House Of Representatives Votes To Gut Antiquities Act

In a narrow vote described as a marker for perhaps "the single darkest day" for the National Park System, the U.S. House of Representatives has approved a measure that would gut the Antiquities Act that numerous presidents have used to set aside lands for the good of the country.

With a vote of 222-201, the House passed H.R. 1459, which would overhaul the authority presidents have to set aside national monuments. Three Democrats voted along with 219 Republicans; ten Republicans sided with the other 191 Democrats in opposition to the bill.

"Since President Teddy Roosevelt pushed for the passage of the Antiquities Act, it has been used on a bipartisan basis by 16 presidents (eight Republicans and eight Democrats) to protect America's most iconic natural, cultural, and historic places: the Grand Canyon, Statue of Liberty, Acadia, Zion, Grand Teton, and Olympic National Parks," the Coalition of National Park Service Retirees said in decrying the vote. "Half of our national parks were originally protected using the Antiquities Act.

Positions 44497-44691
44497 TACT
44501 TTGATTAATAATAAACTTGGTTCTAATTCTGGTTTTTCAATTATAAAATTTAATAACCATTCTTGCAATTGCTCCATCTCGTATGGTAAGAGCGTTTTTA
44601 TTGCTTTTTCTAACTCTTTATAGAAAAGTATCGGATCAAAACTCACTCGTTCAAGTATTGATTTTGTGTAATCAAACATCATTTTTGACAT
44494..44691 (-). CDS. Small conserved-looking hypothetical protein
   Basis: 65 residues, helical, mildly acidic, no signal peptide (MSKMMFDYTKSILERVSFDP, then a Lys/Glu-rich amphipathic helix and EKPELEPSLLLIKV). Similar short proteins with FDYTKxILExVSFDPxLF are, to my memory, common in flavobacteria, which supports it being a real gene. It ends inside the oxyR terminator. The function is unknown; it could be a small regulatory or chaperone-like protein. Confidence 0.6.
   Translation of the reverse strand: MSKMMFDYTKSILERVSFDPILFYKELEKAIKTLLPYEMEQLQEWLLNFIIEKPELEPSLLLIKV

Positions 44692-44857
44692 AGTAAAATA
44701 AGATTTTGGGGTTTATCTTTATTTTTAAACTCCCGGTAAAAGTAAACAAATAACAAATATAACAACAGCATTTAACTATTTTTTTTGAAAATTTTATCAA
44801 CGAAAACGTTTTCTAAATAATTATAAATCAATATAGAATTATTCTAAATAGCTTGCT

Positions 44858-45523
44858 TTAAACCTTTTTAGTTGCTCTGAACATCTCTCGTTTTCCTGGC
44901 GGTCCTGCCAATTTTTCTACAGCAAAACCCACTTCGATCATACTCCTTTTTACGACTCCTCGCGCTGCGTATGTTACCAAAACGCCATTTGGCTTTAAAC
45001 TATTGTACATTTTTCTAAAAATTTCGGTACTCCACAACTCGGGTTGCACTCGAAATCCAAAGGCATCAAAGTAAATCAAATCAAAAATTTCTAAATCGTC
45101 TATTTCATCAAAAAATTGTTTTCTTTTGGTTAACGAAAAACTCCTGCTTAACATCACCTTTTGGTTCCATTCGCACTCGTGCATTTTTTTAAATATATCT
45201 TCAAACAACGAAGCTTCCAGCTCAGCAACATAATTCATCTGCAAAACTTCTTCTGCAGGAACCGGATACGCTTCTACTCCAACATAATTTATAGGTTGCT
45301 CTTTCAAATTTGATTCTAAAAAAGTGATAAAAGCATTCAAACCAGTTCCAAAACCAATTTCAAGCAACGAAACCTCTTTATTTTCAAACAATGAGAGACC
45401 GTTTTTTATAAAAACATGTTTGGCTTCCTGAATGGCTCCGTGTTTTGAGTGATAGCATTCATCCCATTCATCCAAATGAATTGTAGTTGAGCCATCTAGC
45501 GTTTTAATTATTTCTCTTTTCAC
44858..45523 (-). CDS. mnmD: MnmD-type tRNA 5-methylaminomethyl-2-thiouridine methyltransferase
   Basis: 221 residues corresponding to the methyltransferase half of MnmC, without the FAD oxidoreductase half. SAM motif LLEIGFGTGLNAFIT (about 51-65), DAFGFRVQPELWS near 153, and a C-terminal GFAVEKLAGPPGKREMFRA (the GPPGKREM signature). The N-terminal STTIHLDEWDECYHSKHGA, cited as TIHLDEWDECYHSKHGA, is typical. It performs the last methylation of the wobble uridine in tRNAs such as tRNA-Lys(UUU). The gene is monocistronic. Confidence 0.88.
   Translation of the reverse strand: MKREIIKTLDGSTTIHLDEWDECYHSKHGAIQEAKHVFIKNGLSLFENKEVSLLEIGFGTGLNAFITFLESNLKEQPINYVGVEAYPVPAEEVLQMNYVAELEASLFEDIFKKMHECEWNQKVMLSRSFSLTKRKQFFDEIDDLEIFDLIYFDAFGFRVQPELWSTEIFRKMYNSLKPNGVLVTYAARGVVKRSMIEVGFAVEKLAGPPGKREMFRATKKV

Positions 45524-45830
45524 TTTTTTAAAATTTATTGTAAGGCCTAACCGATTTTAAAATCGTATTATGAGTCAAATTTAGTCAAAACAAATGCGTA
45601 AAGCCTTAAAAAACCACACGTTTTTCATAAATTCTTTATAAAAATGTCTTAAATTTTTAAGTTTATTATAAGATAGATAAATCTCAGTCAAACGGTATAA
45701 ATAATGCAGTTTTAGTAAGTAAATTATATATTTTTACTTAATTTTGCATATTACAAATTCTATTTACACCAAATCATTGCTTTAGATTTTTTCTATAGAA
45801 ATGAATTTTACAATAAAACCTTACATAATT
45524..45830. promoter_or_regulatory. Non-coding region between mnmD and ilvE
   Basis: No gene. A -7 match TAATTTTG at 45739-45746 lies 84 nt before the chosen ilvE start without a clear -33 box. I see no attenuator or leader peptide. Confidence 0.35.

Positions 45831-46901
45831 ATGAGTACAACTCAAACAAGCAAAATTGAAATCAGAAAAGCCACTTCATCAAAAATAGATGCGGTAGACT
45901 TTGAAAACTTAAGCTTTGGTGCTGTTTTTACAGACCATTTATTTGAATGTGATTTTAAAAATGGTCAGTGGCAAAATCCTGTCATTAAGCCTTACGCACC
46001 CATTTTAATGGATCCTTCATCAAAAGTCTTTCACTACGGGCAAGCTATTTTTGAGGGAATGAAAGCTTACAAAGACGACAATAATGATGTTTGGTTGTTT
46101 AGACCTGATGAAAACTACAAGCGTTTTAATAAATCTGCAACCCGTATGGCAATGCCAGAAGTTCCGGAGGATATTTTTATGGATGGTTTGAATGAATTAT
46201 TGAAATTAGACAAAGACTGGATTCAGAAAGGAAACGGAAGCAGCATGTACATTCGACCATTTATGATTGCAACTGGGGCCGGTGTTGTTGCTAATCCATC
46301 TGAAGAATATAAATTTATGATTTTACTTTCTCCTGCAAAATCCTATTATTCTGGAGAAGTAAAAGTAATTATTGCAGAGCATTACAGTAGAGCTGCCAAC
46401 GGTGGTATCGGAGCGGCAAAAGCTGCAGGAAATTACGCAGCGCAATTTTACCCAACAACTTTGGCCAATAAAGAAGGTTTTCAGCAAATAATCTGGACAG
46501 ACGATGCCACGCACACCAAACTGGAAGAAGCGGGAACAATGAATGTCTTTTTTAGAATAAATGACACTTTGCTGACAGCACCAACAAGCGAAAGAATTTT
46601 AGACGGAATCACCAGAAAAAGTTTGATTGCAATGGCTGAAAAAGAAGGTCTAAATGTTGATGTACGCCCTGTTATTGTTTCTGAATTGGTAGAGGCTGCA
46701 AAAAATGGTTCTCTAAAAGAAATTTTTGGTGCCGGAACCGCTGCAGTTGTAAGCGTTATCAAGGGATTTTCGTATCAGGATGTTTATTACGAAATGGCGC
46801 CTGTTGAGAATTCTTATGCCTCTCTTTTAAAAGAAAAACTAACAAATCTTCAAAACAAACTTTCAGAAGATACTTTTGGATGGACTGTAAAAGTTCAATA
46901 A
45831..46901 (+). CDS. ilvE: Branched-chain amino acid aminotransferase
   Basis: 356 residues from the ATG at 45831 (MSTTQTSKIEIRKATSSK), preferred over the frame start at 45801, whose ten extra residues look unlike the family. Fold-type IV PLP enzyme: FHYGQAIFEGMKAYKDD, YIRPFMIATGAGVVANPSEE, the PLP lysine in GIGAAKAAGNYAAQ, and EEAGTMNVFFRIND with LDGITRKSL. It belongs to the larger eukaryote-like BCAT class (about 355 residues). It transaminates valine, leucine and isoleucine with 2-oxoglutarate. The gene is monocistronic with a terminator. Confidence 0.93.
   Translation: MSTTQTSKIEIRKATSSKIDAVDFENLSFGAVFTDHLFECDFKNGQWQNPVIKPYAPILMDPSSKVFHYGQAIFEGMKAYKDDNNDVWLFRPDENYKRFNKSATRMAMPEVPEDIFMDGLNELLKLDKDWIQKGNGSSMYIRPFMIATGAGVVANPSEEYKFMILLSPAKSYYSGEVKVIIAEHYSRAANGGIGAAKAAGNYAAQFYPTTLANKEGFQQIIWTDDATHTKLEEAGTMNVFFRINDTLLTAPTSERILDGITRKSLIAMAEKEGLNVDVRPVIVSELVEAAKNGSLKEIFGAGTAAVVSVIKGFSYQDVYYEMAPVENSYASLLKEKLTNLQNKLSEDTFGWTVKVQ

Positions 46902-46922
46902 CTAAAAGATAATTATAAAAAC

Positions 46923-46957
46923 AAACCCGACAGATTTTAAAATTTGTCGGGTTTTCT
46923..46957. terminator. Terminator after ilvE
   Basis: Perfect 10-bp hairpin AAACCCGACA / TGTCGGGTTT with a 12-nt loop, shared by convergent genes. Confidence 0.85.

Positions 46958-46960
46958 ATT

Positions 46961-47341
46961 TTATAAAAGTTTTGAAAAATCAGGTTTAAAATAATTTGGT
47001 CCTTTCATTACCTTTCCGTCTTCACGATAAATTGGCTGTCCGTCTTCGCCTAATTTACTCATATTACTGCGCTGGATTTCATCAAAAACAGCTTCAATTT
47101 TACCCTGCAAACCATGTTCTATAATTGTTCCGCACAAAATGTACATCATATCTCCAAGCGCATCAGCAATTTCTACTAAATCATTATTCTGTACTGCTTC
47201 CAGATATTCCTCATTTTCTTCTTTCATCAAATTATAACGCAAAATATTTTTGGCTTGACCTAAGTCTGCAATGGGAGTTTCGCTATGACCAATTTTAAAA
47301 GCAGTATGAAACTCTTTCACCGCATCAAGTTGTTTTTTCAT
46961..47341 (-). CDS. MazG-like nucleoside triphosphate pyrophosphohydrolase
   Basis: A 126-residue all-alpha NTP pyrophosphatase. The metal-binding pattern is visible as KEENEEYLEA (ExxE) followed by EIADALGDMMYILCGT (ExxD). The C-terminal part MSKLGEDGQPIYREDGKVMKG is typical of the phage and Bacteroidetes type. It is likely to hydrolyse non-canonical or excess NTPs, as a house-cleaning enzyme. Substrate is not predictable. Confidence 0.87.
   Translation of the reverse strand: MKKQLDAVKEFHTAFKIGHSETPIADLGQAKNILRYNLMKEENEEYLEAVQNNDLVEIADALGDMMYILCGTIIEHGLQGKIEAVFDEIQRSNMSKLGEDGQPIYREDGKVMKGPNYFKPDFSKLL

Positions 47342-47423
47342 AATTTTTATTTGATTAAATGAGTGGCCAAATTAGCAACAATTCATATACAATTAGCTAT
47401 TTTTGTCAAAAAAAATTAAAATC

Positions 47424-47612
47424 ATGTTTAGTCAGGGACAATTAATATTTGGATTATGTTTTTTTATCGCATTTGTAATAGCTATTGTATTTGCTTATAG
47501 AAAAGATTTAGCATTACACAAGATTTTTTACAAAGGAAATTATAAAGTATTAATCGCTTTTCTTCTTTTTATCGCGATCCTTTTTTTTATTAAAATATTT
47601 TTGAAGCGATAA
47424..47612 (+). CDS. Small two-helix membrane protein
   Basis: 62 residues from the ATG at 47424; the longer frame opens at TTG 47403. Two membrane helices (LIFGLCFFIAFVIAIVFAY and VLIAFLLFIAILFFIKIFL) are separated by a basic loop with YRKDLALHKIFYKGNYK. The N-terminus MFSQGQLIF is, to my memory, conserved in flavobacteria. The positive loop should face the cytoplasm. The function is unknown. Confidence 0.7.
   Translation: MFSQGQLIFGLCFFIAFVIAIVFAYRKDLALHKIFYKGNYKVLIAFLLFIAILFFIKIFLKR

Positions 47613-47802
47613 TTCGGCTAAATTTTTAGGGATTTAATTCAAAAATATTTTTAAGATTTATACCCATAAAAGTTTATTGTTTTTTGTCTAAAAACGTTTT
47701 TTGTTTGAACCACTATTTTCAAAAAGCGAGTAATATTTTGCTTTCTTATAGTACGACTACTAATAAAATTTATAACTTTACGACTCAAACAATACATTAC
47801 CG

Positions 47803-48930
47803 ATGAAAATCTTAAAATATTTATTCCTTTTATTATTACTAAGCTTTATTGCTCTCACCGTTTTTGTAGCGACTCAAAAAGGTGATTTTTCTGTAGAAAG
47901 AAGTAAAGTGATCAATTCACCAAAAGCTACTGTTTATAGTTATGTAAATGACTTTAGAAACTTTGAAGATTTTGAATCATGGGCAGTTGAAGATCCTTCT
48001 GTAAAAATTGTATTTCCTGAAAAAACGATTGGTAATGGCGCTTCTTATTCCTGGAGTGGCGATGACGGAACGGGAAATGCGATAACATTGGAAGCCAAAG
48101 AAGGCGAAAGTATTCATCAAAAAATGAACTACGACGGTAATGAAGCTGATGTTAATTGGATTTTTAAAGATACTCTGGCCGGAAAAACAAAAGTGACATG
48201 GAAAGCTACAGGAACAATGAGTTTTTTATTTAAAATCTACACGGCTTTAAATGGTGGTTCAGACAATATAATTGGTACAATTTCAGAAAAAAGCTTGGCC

Maureen Finnerty, the former superintendent of Everglades and Olympic national parks, said the vote "is a tragic development. Now, our national parks and monuments are being treated as a political football that is being kicked around, for the sake of nothing more than crass political posturing."

Added Craig Obey, senior vice president of government affairs for the National Parks Conservation Association: "The National Parks Conservation Association strongly condemns the shortsighted display by the House of Representatives today in passing H.R. 1459, the Ensuring Public Involvement in the Creation of National Monuments Act or ‘EPIC’.

"In short, this bill spells an ‘epic’ repudiation of the conservation values associated with President Theodore Roosevelt and cherished and appreciated by Americans ever since. Virtually every president for more than a century has had the authority to designate national monuments, and three out of four monuments designated during that time are part of today’s National Park System.”

The measure, crafted by Rep. Rob Bishop, a Utah Republican who chairs the House Subcommittee on Public Lands and Environmental Regulation, would:

* Classify National Monument declarations under the Antiquities Act as a major federal action, which would require the application of NEPA;